The north siding goes up!
Now that the siding is up, I took a few minutes to punch
a hole through the east side to mount the network conduit
permanently this time.
Thank god, the siding is done. I still have trim to
put up to take care of the corners, etc, but the heavy lifting
part is done.
|July 22, 2013: We're on the home stretch now! The girls will be in the coop before the end of this coming weekend. And that's a good thing - they're getting huge. We took them outside one at a time yesterday and clipped their wings, and a few of them were pretty hard to control. Time to get them moved in ASAP.
This weekend was a lot of work (I was out working on
the coop before 7AM both days), but boy did we get a
lot done. A few updates from the second half of last week - I
got the people door built. I didn't get pictures of the
actual construction, but here it is after being glued and
screwed together. All of the crap piled up is to weight it
down and keep it as flat as possible while the glue cures.
In the second two pictures, you can see just how out-of-square
I let the doorway get when I framed the south wall. I'm sure
my father is rolling in his grave (he was a carpenter and a
craftsman), but I keep reminding myself - it's for f'ing
chickens. I can't hang it quite yet, I need the siding
up for that.
After the door, I started working on installing the
Tyvek housewrap. I think Lowe's should help sponsor this
entire project - I've spent eleventy billion dollars on this,
AND advertised them with their housewrap.
Despite all my mutterings, putting up housewrap solo
isn't the biggest pain in the ass in the world.
Taping it is. I got rolling on that while my wife
worked on priming and painting, and she jumped in on the
end of the taping. She agreed, it was a pain in the ass. And
that housewrap tape stinks.
The north wall gets its new paint.
The stairs are ready to go!
Construction in Missouri summers is a thirsty, thirsty
Then it was on to the siding. The siding is holding up
several pieces of this puzzle, namely mounting the lid on the
nesting box, hanging the people door, and installing the
hardware cloth screen over the outsides of the windows. The
east wall was first.
I started siding the south side, too.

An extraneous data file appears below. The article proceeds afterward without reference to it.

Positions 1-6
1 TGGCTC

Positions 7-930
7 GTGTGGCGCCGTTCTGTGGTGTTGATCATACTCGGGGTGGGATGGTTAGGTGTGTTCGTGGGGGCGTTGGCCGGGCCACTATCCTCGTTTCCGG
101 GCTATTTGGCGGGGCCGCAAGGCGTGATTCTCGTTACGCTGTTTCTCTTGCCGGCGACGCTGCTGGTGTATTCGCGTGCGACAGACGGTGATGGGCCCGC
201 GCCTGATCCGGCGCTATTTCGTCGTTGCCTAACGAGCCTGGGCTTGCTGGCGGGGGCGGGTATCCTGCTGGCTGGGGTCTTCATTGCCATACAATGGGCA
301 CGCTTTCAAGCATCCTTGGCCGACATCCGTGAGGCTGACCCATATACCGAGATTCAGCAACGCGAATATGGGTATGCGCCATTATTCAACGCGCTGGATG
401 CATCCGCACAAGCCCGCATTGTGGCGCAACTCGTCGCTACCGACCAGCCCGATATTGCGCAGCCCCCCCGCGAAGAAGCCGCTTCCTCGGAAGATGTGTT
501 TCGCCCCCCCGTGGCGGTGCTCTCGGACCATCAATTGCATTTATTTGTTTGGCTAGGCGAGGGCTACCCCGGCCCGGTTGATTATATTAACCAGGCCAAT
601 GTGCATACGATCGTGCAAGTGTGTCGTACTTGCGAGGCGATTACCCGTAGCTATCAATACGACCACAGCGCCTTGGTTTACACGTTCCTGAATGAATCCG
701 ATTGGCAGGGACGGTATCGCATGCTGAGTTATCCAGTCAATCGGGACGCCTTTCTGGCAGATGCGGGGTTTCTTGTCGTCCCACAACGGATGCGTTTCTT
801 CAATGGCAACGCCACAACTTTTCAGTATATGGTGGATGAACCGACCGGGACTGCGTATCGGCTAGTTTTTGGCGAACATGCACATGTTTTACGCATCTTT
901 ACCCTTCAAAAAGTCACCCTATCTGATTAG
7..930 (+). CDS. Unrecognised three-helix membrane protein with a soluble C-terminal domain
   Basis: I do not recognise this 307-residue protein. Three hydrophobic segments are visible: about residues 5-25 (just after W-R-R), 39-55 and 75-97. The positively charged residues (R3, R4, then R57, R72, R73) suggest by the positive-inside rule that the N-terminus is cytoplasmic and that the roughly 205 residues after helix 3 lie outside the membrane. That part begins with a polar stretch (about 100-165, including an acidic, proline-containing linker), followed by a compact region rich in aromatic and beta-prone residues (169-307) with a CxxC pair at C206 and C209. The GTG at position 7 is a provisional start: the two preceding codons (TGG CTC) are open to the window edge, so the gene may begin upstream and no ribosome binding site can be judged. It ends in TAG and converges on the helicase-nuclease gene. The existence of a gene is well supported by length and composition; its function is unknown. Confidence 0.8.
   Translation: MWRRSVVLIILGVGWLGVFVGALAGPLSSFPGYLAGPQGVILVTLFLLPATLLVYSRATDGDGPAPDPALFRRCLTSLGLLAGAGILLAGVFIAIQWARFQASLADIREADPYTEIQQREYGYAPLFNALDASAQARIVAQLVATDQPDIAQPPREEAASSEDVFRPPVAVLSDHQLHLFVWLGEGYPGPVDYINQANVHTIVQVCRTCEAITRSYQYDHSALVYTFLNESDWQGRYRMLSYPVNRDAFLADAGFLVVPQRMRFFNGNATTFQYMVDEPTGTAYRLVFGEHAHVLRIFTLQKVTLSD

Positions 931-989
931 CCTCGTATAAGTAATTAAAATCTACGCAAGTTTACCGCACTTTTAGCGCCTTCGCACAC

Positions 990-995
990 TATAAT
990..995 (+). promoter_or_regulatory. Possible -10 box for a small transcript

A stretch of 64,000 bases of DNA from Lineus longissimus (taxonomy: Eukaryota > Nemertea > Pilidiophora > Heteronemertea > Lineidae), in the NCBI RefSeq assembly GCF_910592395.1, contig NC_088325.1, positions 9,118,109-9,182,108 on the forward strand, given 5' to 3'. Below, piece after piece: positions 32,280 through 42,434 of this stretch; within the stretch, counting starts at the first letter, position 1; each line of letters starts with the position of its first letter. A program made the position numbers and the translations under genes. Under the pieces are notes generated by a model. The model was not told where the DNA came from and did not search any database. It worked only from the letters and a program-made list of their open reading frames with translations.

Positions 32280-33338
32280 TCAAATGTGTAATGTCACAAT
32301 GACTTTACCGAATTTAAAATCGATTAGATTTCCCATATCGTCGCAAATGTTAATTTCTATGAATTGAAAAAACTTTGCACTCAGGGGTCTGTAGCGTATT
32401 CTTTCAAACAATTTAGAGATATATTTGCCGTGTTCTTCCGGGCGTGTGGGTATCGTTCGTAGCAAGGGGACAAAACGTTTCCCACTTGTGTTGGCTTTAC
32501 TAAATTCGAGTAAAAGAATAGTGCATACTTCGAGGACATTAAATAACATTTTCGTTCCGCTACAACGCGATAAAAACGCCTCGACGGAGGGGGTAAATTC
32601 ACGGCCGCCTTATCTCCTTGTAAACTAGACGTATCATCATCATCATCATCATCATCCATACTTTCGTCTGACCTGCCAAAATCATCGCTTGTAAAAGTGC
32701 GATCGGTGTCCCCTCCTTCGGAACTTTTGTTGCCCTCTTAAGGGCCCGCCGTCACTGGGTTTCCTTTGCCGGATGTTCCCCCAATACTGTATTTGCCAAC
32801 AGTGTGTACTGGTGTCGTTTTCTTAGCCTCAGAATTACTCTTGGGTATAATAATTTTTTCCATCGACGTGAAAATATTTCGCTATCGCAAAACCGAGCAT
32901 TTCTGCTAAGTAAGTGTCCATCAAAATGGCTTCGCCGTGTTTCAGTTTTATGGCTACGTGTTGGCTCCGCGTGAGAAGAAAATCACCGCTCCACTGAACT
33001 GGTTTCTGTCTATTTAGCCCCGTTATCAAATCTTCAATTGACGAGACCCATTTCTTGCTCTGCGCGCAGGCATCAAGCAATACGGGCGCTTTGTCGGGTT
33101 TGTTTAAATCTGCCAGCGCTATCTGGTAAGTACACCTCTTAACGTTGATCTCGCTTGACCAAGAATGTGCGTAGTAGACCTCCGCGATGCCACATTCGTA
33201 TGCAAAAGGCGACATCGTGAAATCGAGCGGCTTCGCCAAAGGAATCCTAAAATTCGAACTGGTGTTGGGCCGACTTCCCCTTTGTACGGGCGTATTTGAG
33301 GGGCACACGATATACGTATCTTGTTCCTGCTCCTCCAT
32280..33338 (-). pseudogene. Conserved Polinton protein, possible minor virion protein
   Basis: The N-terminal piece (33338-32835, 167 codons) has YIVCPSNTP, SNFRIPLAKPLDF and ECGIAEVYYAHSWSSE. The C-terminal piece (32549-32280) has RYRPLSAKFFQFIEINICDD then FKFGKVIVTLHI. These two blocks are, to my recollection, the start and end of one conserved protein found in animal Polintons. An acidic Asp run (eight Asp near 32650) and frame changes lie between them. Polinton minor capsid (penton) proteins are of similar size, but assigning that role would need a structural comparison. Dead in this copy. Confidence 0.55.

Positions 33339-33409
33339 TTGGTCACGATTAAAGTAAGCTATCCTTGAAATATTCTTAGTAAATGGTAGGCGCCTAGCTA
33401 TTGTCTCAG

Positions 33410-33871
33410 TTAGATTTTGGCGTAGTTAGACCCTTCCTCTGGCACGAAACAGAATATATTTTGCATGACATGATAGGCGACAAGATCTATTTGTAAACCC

I had to make a few cutouts for electrical stuff - I
needed power in quick, but I forgot to take into account the
thickness of the siding. The PVC is already glued, there's
no going back, life goes on. I'll clean them up the best I
can. The gap above the electrical disconnect is intentional,
the top of the disconnect has to lift straight up to remove,
so I'll have to figure out a way to make that look a little
Once I had the siding on the south up, I went ahead and
enlisted some help from my wife to get the stairs installed.
After a few SNAFUs with measuring incorrectly, we got them
mounted. I actually mounted them on hinges, so we can lift
them up and out of the way for cleaning or to get underneath
the coop. I'll mount a cleat on the side of the coop so we can
use a piece of rope or chain to hold the stairs up and out of
the way when we need to.
It's looking good - half the coop is sided!
|July 17, 2013: OK, no updates for quite a while, I've been too busy/exhausted. We're on the home stretch now - the chickens are getting HUGE, and they're starting to get a bit grumpy with each other in the brooder box. We can't go any bigger with the box - we don't have the basement space. So, I have to get the coop done.
I started the grind on the southern soffit and fascia.
It might be a bit overkill, but I installed a drip edge
around the bottom of the structure. This will prevent water
from following the bottom corner of the siding/sheathing and
saturating the bottom of the structure. Plus, it was all of
like $10 for all the flashing.
The fascia I had put up on the south side was a 1 x 4
like the northern one, but it didn't cover what I wanted - there
was still a gap on the top, between the roof deck and the fascia
board. So, I bought a 1 x 6, and actually mounted it *over* the
existing 1 x 4. It actually turned out quite nicely, it covered
the gap much better, and it closed the gap underneath.
Once I was satisfied with the southern soffit and
fascia, I moved onto priming the west soffit and vent.
Since the cheeping bastards are getting so big and things
are getting urgent, I took a day and a half off from work to
continue on the coop building marathon. I started on priming
the east fascia and soffit on Monday morning.